I’ve stolen from the movie before. I’ll do so again…
Guarantee? If you want me to take a dump in a box and mark it guaranteed, I will. I got spare time. But for now, for your fantasy teams’ sake, for your daughter’s sake, ya might wanna think about listening to quality content from me.
If you don’t know where this reference is from, then well…just ring your call button, and Tommy will come back there and hit you over the head with a tack hammer.
I actually will play guarantee fairy here, specifically for deep leagues since there are no uber-exciting names that jump out in my below grid. So here goes…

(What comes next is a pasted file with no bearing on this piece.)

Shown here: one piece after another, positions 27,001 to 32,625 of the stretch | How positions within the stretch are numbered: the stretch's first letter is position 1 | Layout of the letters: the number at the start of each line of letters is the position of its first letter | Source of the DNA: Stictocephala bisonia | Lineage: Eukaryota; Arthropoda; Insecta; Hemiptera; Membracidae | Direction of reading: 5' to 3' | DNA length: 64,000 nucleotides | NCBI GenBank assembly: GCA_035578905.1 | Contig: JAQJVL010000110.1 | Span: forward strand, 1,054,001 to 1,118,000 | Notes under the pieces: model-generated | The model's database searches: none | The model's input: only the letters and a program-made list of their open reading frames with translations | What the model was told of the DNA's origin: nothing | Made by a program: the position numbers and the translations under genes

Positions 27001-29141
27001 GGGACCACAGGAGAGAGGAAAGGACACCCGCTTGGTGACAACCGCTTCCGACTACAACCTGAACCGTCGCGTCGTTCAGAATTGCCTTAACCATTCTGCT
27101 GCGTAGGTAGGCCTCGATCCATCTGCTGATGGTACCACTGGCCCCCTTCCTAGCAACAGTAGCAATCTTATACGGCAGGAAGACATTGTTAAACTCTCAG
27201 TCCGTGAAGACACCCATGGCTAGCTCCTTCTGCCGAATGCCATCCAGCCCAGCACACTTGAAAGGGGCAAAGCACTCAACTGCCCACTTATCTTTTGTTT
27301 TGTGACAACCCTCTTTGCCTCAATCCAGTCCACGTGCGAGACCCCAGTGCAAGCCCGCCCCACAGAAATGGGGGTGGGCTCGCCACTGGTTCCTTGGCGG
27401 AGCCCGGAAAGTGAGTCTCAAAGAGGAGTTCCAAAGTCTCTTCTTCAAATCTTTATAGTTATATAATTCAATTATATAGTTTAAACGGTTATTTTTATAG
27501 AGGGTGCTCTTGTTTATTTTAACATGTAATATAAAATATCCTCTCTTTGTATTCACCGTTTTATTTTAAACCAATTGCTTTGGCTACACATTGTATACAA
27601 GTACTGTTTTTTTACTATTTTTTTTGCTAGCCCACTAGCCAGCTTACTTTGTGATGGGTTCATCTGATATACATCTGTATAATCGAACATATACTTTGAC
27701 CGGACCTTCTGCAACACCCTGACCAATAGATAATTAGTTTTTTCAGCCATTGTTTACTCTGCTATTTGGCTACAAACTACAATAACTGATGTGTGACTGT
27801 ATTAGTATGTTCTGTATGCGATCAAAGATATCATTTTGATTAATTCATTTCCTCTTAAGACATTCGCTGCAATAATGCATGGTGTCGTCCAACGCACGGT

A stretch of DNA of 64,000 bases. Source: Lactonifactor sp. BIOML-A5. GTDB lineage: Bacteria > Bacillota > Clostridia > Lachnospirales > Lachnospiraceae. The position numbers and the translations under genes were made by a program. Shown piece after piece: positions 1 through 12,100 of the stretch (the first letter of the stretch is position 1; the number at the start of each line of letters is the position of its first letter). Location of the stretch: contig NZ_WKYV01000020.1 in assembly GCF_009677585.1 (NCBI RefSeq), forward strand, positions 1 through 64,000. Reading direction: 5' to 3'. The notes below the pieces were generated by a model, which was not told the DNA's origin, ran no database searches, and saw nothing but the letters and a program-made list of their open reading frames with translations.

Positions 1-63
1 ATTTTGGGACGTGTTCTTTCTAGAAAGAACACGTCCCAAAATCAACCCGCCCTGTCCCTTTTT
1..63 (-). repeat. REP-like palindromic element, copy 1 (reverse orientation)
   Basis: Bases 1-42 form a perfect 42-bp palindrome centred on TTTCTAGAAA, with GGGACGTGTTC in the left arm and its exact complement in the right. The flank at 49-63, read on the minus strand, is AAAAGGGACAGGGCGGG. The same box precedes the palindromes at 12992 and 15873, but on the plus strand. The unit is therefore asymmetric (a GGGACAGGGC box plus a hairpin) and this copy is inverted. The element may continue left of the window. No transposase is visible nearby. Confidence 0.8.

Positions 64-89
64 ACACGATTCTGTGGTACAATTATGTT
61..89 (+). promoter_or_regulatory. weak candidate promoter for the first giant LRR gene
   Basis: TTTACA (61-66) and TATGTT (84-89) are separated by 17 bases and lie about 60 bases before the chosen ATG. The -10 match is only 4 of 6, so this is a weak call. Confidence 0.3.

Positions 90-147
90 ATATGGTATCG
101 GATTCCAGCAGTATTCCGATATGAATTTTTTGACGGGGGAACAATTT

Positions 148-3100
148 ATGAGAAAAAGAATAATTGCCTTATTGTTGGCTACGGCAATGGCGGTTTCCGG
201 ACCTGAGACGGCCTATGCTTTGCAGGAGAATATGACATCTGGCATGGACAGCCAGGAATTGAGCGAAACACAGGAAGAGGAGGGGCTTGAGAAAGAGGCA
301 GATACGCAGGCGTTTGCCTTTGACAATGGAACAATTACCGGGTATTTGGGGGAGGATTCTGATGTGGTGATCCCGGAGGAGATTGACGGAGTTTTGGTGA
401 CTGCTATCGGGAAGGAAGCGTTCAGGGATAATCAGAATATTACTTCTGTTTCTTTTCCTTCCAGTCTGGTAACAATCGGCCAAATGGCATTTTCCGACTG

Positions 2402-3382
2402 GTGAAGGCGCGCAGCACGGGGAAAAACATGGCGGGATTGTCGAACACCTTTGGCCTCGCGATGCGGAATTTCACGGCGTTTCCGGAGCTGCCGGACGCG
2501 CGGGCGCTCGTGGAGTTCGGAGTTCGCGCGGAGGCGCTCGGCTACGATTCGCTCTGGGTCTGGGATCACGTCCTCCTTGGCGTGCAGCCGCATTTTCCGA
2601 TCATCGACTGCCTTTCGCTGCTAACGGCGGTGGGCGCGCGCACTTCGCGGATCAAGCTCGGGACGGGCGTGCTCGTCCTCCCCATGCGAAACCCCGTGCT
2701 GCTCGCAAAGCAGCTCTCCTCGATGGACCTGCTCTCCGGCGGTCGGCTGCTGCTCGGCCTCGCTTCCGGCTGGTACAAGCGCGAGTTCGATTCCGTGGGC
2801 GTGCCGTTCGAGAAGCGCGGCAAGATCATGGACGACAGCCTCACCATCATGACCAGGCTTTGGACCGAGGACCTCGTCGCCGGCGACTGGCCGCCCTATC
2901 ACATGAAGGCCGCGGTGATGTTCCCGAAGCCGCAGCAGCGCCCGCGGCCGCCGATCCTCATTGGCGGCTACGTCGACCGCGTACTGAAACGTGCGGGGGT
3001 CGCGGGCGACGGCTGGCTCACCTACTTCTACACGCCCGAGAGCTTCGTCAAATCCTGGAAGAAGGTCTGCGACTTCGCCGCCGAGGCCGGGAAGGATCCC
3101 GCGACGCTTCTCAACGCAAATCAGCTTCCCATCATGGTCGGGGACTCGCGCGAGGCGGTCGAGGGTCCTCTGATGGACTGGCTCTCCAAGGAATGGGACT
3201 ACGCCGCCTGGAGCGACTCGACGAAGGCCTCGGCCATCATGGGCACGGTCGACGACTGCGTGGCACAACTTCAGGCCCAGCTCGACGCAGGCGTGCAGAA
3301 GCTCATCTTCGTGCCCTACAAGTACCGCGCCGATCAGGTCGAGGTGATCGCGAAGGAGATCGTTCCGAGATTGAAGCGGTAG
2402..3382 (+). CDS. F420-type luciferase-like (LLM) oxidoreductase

So long as they pitch to a qualifying level of innings without getting hurt or losing velocity (not ballsy enough to leave out these contingencies), I GUARANTEE these starters won’t be any worse next year (although in the grid below I highlighted in different strengths of green/red both starters and relievers):
Allen Webster, Erasmo Ramirez, Carlos Martinez, Dan Straily, Andre Rienzo, Tim Lincecum albeit as a reliever, Yohan Flande, Jhoulys Chacin, Randall Delgado, Robbie Ross, Trevor Cahill and Samuel Deduno.
I can add Edwin Jackson to the list based on my approach, but history tells me not to.
What an utterly random bunch you might say. I can only agree. I was hoping more attractive names popped out, but they didn’t. I’ll get to the other side of the spectrum later on. With such a unique bunch, how can I guarantee it? Onto the approach: